The Town of New Bern is situated in 35°—all the Trade of these 3 Rivers must be exported over Ocacock Bar which lies betwixt that Island and Core Banks, upon which a Town is laid out called Portsmouth, at which Fort Granville a Battery and house is erected for a Barrack, this being the only Entrance for Ships coming to Roanoak Pamplico and Neuse River, there is about 16 feet water upon the Bar, but on the Swash within Portsmouth not above 10 feet and generally within upon the Sound not above 12 feet Water, so that large Ships must lie near Portsmouth, and as there is little or no Tide up these Rivers ^as^ it is expanded in the Sounds it is a great Check to the Navigation of these Rivers.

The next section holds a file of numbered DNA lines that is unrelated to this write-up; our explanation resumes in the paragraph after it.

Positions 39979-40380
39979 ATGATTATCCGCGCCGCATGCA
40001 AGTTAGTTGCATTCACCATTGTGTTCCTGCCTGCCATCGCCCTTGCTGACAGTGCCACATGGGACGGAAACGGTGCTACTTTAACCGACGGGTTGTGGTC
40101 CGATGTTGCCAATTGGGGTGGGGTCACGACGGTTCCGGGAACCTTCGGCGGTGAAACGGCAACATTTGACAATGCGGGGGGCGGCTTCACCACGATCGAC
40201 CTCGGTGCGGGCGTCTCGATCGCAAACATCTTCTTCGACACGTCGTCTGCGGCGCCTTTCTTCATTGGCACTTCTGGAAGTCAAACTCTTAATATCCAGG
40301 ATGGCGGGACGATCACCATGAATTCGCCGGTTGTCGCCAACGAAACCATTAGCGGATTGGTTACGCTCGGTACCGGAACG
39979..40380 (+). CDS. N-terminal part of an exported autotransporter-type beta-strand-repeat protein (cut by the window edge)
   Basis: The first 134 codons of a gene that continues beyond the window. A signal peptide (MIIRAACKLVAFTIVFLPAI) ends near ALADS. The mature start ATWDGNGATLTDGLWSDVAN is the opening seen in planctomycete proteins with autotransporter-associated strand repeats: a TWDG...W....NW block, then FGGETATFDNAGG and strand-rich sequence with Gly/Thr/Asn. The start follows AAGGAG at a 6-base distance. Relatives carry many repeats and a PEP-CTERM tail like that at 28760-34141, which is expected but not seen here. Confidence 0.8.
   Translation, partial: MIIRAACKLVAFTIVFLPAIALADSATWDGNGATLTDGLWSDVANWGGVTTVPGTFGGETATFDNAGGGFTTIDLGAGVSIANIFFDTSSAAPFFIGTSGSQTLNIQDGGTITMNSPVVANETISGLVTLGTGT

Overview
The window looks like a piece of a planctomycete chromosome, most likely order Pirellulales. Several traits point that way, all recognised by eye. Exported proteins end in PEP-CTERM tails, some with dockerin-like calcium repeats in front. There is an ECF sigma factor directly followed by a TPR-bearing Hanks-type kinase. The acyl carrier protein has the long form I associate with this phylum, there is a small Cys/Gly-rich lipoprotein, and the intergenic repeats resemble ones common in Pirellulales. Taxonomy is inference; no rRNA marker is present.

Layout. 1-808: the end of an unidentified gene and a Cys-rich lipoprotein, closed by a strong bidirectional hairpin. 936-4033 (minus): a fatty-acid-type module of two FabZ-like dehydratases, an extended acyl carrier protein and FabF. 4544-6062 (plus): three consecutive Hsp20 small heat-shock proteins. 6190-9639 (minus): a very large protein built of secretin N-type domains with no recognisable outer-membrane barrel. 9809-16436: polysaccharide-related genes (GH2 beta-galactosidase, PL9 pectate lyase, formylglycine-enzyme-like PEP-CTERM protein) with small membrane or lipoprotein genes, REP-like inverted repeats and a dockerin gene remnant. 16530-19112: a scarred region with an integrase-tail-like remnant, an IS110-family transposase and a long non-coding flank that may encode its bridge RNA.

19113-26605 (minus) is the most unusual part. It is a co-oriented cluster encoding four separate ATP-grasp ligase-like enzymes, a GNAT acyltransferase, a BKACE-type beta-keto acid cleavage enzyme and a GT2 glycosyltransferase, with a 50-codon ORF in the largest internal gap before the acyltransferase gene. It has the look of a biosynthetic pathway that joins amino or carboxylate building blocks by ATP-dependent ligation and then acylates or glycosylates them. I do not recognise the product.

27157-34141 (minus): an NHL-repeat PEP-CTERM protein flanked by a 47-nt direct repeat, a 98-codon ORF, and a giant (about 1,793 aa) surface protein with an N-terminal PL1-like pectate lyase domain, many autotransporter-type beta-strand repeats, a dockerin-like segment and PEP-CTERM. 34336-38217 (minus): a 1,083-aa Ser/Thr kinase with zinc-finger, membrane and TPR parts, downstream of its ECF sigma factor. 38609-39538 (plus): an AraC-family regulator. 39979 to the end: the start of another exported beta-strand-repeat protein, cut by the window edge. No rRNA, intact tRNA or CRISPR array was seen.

There are several small Rivers and Inlets Southwards of these betwixt Cape Look out and Cape Fear River navigable for small Vessels vizt. Beaufort a small Town within the Bar of Old Topsail Inlet, upon which there is 16 feet water, and at Cape Look out 3 Leagues Eastward of it a small Harbour Land locked from all Winds, and without it a very good road the best and safest from the Capes of Virginia to Georgia after avoiding a Bank which extends S.S.E. from it for Leagues. Southward of Beaufort are Bogue, Bear, New River, New Topsail, Deep and Rich Inlets navigable for small Vessels for some Miles with other smaller Inlets North of Cape Fear River; But the Chief River for Navigation and Trade is Cape Fear River, there being 18 feet water upon the Bar navigable for large Ships above Brunswick 15 Miles up the River and as high as Wilmington after passing the Flats, upon which there is about 11 or 12 feet water, (since a new Entrance has been opened by a Hurricane on the 22d. of September last at a place called the Hawlower 8 or 10 Miles above the former Entrance) and is navigable for small Vessels for above 100 Miles farther upon the No. West Branch, and above 60 Miles higher on the No. East Branch, in which a rapid Tide flows for near 100 Miles, this being the only Inlet for all the Southern & Western parts of this Province; there are also several navigable Creeks upon the River; there are also to the Westward of this River the Inlets of Shalot Lockwoods Folly and Little River navigable for small Vessels.